Lofts are an increasingly popular choice for apartments, especially in urban environments. Old factories and other such buildings are being converted into living spaces and offer amenities that include open, flexible floor plans; large windows with amazing views; and modern, industrial interiors. However, loft dwellers have to contend with the exposed duct work that is often present in these spaces. While the effect can be a positive one, there are a few successful strategies for decorating exposed duct work you should try.
Conceal the Duct Work
If you've decided that exposed ducts are simply ugly, then your best strategy is to conceal them. Obviously, they can't be removed since they serve an important function, but there are ways to make them less noticeable short of installing an unattractive dropped ceiling.
The easiest way to conceal duct work is to paint it to match the ceiling. Most likely, the ceiling will be painted white or another neutral color, so select a paint that can be used on galvanized metal and paint the ducts to match. While they won't disappear, they will be much less noticeable with a matte white finish than the shiny metal construction of most ducts.
Embrace the Duct Work
Rather than trying to conceal the ducts, why not embrace the industrial feel they provide? Most ducts are made of galvanized sheet metal, which shiny and gray. If the ducts look grimy, give them them a thorough cleaning. However, it isn't necessary to try to repair every dent and scratch since the intention is to create an industrial effect. Finish the ducts with a clear coat to protect the surface and enhance the shine. Exposed, natural ducts look especially good against unpainted concrete for the ultimate loft aesthetic.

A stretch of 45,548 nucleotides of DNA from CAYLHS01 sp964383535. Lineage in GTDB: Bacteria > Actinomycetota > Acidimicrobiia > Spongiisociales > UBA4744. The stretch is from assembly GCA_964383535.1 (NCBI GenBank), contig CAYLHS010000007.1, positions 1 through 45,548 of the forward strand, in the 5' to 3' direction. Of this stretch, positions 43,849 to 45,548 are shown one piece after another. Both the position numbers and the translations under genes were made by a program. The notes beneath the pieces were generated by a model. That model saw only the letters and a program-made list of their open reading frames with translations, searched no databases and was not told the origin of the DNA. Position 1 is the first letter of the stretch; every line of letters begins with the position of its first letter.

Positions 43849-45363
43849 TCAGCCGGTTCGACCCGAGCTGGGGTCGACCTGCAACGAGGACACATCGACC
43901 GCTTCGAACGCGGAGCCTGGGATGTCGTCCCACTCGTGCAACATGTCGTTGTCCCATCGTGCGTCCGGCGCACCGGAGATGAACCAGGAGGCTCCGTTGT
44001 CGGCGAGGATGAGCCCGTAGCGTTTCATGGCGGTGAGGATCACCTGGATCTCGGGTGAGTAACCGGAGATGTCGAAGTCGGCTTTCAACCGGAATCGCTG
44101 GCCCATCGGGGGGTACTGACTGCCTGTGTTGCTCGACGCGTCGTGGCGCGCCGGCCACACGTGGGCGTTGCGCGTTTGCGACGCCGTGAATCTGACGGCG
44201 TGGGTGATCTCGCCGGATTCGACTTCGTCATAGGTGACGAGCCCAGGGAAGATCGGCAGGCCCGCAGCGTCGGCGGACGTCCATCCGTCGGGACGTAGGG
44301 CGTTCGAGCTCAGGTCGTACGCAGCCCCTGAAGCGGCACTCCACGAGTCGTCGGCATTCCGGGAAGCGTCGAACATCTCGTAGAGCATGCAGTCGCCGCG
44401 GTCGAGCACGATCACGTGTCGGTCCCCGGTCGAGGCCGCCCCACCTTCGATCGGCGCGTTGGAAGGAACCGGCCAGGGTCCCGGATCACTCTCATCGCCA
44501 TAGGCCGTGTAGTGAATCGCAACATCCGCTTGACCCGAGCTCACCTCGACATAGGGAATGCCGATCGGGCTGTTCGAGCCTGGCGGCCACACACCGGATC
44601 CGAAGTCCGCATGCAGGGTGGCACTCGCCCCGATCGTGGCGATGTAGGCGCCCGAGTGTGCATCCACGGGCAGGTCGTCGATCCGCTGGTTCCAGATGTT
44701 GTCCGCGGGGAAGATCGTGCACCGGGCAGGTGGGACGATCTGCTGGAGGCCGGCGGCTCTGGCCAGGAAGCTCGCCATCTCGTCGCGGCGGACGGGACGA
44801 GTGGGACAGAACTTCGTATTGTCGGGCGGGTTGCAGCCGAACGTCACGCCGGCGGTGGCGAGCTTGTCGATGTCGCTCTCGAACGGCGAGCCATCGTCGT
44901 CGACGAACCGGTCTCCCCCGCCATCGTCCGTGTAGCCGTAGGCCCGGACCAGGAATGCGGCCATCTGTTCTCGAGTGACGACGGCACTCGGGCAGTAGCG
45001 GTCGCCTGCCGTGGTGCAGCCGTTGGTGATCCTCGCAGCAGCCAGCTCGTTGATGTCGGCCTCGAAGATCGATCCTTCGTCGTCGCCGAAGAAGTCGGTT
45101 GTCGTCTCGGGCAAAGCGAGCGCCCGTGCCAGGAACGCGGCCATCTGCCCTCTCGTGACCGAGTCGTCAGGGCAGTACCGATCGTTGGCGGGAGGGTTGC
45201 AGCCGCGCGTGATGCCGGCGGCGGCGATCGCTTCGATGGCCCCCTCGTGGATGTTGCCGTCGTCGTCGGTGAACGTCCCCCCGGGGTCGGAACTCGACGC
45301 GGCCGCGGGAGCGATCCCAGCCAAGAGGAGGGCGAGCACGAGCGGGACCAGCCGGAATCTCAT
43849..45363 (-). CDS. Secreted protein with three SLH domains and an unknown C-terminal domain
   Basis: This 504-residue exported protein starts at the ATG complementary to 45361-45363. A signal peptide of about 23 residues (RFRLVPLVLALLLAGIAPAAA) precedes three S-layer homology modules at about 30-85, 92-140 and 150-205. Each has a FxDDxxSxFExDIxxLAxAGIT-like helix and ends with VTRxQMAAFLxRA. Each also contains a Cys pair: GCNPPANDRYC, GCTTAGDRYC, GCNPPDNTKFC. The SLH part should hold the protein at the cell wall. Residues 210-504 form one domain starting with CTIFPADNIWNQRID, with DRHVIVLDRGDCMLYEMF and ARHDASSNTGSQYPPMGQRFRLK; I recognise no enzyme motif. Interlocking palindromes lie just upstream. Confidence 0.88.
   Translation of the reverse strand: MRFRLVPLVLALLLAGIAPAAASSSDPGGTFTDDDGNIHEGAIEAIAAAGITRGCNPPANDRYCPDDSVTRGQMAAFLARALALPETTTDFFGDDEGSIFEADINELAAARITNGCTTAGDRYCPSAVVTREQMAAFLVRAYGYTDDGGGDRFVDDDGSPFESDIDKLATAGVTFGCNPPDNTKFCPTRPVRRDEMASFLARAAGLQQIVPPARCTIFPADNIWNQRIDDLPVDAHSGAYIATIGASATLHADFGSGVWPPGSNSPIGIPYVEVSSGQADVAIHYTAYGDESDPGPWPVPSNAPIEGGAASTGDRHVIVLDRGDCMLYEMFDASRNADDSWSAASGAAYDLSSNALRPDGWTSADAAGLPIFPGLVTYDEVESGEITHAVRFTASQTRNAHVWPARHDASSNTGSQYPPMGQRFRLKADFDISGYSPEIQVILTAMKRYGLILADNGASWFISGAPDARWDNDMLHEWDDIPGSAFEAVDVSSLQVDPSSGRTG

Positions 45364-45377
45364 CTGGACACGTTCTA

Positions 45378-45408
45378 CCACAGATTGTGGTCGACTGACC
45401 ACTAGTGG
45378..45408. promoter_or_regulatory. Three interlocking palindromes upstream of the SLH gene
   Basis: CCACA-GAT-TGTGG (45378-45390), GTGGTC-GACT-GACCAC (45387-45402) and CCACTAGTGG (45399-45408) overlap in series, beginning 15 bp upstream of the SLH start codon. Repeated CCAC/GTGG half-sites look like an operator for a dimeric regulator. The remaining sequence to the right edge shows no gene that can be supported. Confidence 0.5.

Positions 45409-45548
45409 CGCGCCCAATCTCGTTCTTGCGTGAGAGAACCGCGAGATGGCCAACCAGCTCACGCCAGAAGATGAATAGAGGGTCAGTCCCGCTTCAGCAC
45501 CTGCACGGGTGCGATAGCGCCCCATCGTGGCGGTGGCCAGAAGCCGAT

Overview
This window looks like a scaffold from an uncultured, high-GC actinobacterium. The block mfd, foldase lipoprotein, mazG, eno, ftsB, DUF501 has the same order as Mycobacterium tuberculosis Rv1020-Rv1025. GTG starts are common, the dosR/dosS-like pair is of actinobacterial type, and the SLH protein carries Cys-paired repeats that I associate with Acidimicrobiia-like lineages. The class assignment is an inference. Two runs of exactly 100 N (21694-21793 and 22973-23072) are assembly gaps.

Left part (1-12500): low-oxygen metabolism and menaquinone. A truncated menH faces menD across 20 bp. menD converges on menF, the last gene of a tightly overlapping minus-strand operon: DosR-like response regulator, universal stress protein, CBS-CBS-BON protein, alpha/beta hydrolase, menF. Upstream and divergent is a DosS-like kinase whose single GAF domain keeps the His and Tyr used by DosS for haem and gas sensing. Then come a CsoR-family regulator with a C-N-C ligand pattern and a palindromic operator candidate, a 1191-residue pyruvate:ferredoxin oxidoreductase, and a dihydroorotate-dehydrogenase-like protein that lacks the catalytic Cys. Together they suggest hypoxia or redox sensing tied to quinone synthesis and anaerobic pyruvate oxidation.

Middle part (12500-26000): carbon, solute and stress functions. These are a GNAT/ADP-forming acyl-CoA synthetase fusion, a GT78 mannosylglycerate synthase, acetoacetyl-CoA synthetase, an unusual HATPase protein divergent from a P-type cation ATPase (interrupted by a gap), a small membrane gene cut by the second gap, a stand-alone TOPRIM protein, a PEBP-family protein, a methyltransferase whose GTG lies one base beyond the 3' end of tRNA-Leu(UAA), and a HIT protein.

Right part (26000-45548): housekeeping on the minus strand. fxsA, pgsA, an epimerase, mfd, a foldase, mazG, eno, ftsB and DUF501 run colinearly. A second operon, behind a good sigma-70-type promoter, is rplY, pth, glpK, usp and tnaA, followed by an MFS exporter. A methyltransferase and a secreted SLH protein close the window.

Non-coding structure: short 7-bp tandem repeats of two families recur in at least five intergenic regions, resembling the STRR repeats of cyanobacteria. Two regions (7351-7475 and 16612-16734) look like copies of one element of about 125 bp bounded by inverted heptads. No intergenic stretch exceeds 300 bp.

Enhance the Duct Work
A much more radical approach to decorating exposed duct work is to paint it a shocking color. If your duct work is against a concrete ceiling, consider painting it an eye-popping color such as lime green, red or orange. If it is against a white ceiling, try painting it black or very dark gray so it really stands out. If you have wood ceilings, think about mint green or baby blue as a nice contrast to the brown of the wood. Duct work can look very sculptural, so why not show it off?
Light the Duct Work
While it's not usually a great idea to hang or attach items to your duct work, lightweight LED light strands are a creative way to decorate your ducts for the holidays or a special occasion. Simply wrap the light strand around the duct work; tighter coils provide more light but require more strands, while looser coils provide a soft, subtle glow. This installation can be permanent, but it is an especially nice effect for a party or dinner gathering.
Cover the Duct Work
If none of these ideas has inspired you and you would rather not see the duct work at all, then you can install a dropped ceiling to hide it completely. In most cases, it will be necessary to drop the ceiling several feet to provide clearance for the ducts, so you will have to be willing to sacrifice ceiling height. You will still need access to the duct work for maintenance, so gridded ceilings with lay-in tile are often an economical--but usually unattractive--choice. There are, however, some more modern lay-in ceilings available in metallic finishes. It may be possible to install a traditional dry wall ceiling with cut outs for the registers from the ducts.